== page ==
Suicide Bomber Kills Two Israelis
Suicide Bomber Kills Two Israelis
May. 28, 2002
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JENIN, West Bank (AP) _ Israeli troops swept through this West Bank town and an adjacent refugee camp early Tuesday, stepping up raids of Palestinian areas after an Israeli woman and her 18-month-old granddaughter were killed in a Palestinian suicide attack on a suburban ice cream parlor.
Heavy exchanges of fire erupted in the Jenin area, and a Palestinian man was killed by army fire, witnesses said. Troops arrested the local leader of the Islamic militant group Hamas and several other suspected militants in the raid.
Yet despite the raid and a wave of bombings since the end of Israel's six-week ``Defensive Shield'' military offensive in the West Bank earlier this month, Israel is not on the verge of another massive campaign against Palestinian militias, said Deputy Defense Minister Dalia Rabin-Pelossof.
``We go into specific places according to intelligence information,'' she told Israel Army Radio. ``At this point, we're not involved in Operation Defensive Shield No. 2.''
In the latest attack by Palestinian militants, a suicide bomber blew himself up near an ice cream parlor in a shopping mall in Petach Tikvah, a suburb of Tel Aviv, on Monday evening. A huge blast sent bodies flying in all directions, killing a 56-year-old woman and her 18-month-old granddaughter. Dozens of bystanders were wounded, including five _ among them another toddler _ in serious condition.
``I saw a baby that had half a regular face and half a face that was just blood and flesh,'' said Shai Gat, a 19-year-old soldier who lives in Petach Tikvah.
The Al Aqsa Martyrs' Brigade, a militia linked to Palestinian leader Yasser Arafat's Fatah movement, claimed responsibility in a leaflet faxed to news agencies.
``We will not stop our operation as long as the occupation continues in our land,'' said the leaflet which did not carry the Fatah seal _ an indication of growing arguments within Fatah over whether to continue carrying out attacks.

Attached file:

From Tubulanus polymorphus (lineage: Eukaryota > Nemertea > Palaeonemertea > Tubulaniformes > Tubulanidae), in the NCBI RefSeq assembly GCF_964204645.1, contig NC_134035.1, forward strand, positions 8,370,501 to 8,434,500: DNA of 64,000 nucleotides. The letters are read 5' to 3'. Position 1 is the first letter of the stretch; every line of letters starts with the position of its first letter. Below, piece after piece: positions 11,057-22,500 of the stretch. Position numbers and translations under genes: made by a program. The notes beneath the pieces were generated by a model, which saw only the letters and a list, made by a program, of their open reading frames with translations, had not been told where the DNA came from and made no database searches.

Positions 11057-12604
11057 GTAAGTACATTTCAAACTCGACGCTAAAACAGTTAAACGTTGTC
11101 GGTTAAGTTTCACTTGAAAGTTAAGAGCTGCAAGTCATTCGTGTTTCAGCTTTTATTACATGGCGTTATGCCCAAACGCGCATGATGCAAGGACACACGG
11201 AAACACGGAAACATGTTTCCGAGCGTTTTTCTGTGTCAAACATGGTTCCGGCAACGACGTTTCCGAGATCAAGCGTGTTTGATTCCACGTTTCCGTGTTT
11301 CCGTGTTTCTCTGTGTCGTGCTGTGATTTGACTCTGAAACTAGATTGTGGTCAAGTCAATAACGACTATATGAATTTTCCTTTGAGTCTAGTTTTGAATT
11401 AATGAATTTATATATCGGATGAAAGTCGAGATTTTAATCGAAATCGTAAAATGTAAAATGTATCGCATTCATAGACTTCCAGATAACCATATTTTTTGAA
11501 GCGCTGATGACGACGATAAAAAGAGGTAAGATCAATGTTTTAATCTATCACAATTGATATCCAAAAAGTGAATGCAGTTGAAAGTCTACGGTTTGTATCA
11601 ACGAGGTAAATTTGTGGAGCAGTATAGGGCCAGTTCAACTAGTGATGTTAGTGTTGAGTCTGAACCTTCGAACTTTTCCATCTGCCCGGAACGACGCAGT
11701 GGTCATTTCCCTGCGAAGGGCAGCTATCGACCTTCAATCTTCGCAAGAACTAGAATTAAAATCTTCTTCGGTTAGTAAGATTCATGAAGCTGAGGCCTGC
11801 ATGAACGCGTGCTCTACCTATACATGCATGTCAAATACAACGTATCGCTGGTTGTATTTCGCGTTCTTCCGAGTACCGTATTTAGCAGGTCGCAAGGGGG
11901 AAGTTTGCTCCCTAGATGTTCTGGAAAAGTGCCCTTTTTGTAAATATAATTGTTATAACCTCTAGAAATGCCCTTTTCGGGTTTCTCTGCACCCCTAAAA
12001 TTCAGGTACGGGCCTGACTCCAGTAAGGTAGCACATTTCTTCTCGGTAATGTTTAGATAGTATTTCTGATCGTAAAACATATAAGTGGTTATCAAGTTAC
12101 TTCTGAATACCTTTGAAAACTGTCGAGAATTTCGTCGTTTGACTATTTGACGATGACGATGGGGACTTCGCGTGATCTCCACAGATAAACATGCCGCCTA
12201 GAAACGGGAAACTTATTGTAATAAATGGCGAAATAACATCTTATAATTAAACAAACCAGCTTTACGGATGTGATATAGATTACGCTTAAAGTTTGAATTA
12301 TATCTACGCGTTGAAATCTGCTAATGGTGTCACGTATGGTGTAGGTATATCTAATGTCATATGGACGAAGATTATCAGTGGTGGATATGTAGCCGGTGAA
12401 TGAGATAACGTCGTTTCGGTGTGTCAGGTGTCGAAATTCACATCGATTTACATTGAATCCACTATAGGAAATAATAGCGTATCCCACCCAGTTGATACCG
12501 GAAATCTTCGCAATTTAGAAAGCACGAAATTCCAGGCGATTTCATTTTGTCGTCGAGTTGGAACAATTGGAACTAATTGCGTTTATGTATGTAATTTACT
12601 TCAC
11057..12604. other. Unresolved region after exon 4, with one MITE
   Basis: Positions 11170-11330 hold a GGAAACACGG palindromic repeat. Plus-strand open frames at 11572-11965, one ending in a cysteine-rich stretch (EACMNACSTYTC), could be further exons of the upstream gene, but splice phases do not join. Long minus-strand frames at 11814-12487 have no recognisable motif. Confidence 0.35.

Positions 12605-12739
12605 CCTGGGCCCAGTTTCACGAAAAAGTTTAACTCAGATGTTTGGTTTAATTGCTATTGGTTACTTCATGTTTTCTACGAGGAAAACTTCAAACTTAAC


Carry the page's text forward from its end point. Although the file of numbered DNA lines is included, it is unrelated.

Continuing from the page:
Palestinians identified the assailant as Jihad Titi, 18, from the Balata refugee camp near the West Bank city of Nablus. Titi is a cousin of Mahmoud Titi, the Nablus leader of the Al Aqsa militia who was killed in a targeted Israeli attack last week. Al Aqsa said the bombing was in revenge for the killing of Titi.
The Palestinian Authority condemned the bombing, saying it harmed the interests of the Palestinian people. The bombing ``gives the Israeli occupation army excuses to continue its aggression, killing our people and destroying our national goal,'' the statement read.
The U.N. envoy to the region, Terje Roed-Larsen, said such attacks are ``morally repugnant and a clear violation of international law.''
In Jenin, Israeli tanks entered the town and the adjacent refugee camp, which was the scene of the fiercest fighting during Israel's previous military offensive. Witnesses reported heavy exchanges of fire between Israeli troops and Palestinian gunmen.
A Palestinian man was killed at the entrance to his home, residents said. Soldiers arrested several suspected militants, including the local Hamas leader, Rami Awad, and a man who had planned to carry out a suicide attack in Israel, the army and radio reports said.
Rabin-Pelossof said the action in Jenin was an effort to tie up loose ends from the operation that ended earlier this month.
Suicide bombings have become an almost daily event in Israel, though the military claims it stops most of the bombers before they can strike.
``Have we gotten used to it?'' read the headline of a commentary on the attacks on the cover of the Maariv newspaper Tuesday, next to a picture of an injured 3-month-old baby being carried from the scene of the bombing.
Israeli forces also entered the West Bank town of Hebron early Tuesday and arrested eight Palestinians before withdrawing, Palestinian officials said.
Troops remained in Bethlehem on Tuesday, a day after entering the town and imposing a curfew. The military said that 15 Palestinians had been arrested, including Ahmed Mughrabi, the Fatah leader in the city who the army said oversaw an attack last week that killed two Israelis.
Meanwhile, the Palestinian Cabinet said in a statement that presidential and parliamentary elections might be held in December. This was not seen as a firm decision to set an election date, however.
Arafat has been under pressure from his own people, Israel, the United States and Europe to carry out reforms in his corruption-ridden regime and schedule elections, as well as take measures to stop Palestinian attacks in Israel.